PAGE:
The weather for beautiful downtown Fallon, where the birds go human watching and the dogs take naps, will be mostly sun covered skies and a very pleasant 80 Fahrenheits to warm the bones, while we hang onto our hats because of the 20-30 mph winds from the west. Don't let the mild temperatures fool you, put on that sunblock if you will spend any time outside the UV index is Very High.
I am trying to hold tough and write this blog as the e-mails bang into my inbox and trigger my insane compulsion to answer them immediately, but it is hard. I have to remind myself (and you should too) that no matter what job we have taken on, we must do what it takes to keep our own sanity or the rest won't matter anyway.
Today we take Mr S. to lunch and then to nuthouse that is Wally World to do his shopping. I am apprehensive as to what his mental state will be this morning after spending hours with him earlier this week and seeing that his short term ability to remember anything was almost nil. We were making duct tape roses (google it) which is not a difficult project and is mostly repetition. He had to be told each time we did a step how to do it, over and over again. Which we did of course, but it is difficult to watch someone who was capable of complex construction thinking, unable to remember how to fold a piece of tape.
Mr S. has been feeding the birds in the parking lot outside of his assisted living complex and the other residents and staff leave a parking space open, just for the birds. He is over doing it, dumping about 20 lbs of birdseed out there a week, but the birds aren't complaining and the residents are having fun watching quail, doves, pigeons, yellow-headed blackbirds and the ever present sparrows gorge themselves. If it makes him happy, we will continue hauling bags of seed to him. It is funny to watch what happens when someone parks where the birds eat and the residents give them Hell for blocking the birds spot. The facial expressions are priceless as they splutter out, "I didn't know, I didn't know!"
Also on today's agenda is a trip to Reno for one errand and then the Bridal Shower for our soon to be daughter-in-law Ashley. She is a delightful girl and brings a lot of joy and stability to our son Patrick and we are very happy to have her in our family. Which leads us to today's story.
Anna and I got married January 1, 1996 and after an epic battle with my Postmaster who tried to cancel my leave, we departed on our Honeymoon to Hawaii. The following is the tale of our day trip to the big island to see the erupting volcanoes. I hope you enjoy the travelogue.
I trusted someone else to make the arrangements and didn't follow up on it myself, so it's as much my fault as the travel agent. We planned a day trip to Volcanoes National Park on the Big Island, Hawaii, during our honeymoon in 1996 and it almost turned into an "over-nighter" without the park.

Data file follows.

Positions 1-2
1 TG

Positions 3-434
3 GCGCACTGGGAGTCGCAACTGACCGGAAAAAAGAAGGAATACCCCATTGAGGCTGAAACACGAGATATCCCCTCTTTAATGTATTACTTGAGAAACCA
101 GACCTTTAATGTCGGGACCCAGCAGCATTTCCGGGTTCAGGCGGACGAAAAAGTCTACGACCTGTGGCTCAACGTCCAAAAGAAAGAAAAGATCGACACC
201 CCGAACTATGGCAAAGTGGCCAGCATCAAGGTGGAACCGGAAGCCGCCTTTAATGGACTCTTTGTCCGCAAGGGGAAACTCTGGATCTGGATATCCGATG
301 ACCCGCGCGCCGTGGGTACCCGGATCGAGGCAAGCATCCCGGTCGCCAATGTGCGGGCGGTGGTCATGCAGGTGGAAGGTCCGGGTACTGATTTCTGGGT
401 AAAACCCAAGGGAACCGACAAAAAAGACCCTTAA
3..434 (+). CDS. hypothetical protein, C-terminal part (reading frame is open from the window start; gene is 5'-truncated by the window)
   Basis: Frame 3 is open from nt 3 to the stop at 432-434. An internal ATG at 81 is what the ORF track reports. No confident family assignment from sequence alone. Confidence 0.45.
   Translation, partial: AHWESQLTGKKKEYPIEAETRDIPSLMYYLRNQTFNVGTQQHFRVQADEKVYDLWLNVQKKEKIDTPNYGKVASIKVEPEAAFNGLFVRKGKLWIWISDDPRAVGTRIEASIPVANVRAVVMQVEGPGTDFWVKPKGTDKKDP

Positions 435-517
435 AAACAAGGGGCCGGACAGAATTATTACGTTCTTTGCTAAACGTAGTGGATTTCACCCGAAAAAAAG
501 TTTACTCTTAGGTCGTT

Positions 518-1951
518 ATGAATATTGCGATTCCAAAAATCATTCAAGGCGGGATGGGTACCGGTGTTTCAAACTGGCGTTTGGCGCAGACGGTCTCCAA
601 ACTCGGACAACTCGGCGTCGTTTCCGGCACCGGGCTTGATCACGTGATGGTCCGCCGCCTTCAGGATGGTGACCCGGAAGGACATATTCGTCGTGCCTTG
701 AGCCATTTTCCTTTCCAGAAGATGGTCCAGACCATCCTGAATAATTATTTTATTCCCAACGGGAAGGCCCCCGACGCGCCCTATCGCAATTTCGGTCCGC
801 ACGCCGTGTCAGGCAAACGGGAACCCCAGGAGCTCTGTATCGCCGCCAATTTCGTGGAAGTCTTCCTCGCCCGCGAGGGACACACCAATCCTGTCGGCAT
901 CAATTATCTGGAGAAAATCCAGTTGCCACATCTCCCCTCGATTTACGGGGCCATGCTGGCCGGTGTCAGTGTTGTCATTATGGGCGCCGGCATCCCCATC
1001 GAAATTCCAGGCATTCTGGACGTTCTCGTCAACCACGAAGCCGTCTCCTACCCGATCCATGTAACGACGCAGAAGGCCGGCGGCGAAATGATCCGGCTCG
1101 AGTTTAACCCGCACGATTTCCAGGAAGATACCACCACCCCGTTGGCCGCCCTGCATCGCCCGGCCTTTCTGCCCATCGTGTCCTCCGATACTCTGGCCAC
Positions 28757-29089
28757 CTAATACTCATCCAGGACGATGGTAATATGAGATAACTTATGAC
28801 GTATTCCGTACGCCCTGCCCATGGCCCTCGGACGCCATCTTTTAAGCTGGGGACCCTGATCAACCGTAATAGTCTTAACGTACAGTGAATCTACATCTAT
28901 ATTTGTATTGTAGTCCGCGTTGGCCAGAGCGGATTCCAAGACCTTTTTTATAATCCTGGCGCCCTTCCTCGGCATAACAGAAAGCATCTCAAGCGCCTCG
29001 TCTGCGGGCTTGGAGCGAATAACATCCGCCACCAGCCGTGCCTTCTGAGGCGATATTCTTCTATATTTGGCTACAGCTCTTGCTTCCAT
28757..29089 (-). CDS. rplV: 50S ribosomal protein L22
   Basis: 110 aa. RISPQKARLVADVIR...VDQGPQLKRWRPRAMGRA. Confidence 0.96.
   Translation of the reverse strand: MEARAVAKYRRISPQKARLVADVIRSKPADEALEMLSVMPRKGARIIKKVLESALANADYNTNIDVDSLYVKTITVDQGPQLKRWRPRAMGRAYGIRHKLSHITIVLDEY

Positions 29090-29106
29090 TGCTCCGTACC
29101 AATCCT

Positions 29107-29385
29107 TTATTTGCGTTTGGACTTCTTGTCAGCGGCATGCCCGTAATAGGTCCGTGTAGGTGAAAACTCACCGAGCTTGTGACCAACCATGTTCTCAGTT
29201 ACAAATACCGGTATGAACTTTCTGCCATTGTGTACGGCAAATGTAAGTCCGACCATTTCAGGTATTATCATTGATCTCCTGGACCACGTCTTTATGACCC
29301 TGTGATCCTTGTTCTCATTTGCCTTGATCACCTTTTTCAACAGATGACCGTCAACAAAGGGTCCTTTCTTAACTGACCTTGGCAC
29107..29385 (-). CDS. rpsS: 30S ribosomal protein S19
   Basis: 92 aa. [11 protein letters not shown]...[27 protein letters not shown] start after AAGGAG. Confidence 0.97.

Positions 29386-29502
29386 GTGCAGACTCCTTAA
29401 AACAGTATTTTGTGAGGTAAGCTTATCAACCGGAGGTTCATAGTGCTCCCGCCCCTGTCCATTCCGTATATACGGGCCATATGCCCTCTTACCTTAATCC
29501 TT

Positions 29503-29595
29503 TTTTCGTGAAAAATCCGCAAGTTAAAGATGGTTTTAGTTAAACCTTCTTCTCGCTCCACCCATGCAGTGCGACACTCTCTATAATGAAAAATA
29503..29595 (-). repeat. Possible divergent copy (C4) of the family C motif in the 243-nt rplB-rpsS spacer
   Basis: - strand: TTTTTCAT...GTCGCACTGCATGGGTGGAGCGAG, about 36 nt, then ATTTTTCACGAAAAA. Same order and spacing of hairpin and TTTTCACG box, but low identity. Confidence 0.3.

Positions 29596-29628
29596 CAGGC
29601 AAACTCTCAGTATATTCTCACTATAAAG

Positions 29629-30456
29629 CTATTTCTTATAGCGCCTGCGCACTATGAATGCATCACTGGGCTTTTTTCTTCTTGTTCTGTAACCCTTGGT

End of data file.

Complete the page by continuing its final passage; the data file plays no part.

To travel inter-island via air, you have to go through Honolulu coming and going, at least you did on Hawaiian Air in January of 1996 when we did it; and Honolulu Airport is no fun on a good day.
We left Maui on the first flight out in the morning, bound for Honolulu and our connecting flight, back across Maui to Hawaii, the Big Island, home of Volcanoes National Park. The flight to Oahu was easy, nothing to it; but when you have to deal with the desk people at the gates in the Honolulu airport, you wonder why you subject yourself to such aggravation. They routinely overbook and will sell your seat right out from under you, or bump you for some one that they are trying to make points with or taking a bribe from, like the Japanese business groups from the home office of Hawaiian Air. They tried to bump us from our connecting flight to Kona but I wouldn't stand for it.
If I had paid more attention to the arrangements we wouldn't have flown into the Kailua Kona airport. It was as far in the opposite direction from the park that you could go. We should have flown into Hilo and then it would just be a short ride to the Volcanoes. But shoulda and coulda, don't fix much.
We had a rental car reserved at the Kona airport and when we got off the DC-9 and went to Dollar Rent-A-Car, (who we had used several times and liked), they showed our reservation all right; but no car. They said that we should just wait and it would come in. After a round of I-don't-think-so, they offered to upgrade us to another car for only.... I wasn't buying it, I said NO. Same price, your fault! OK, OK. They hate it when the crazy howlie gets in their face.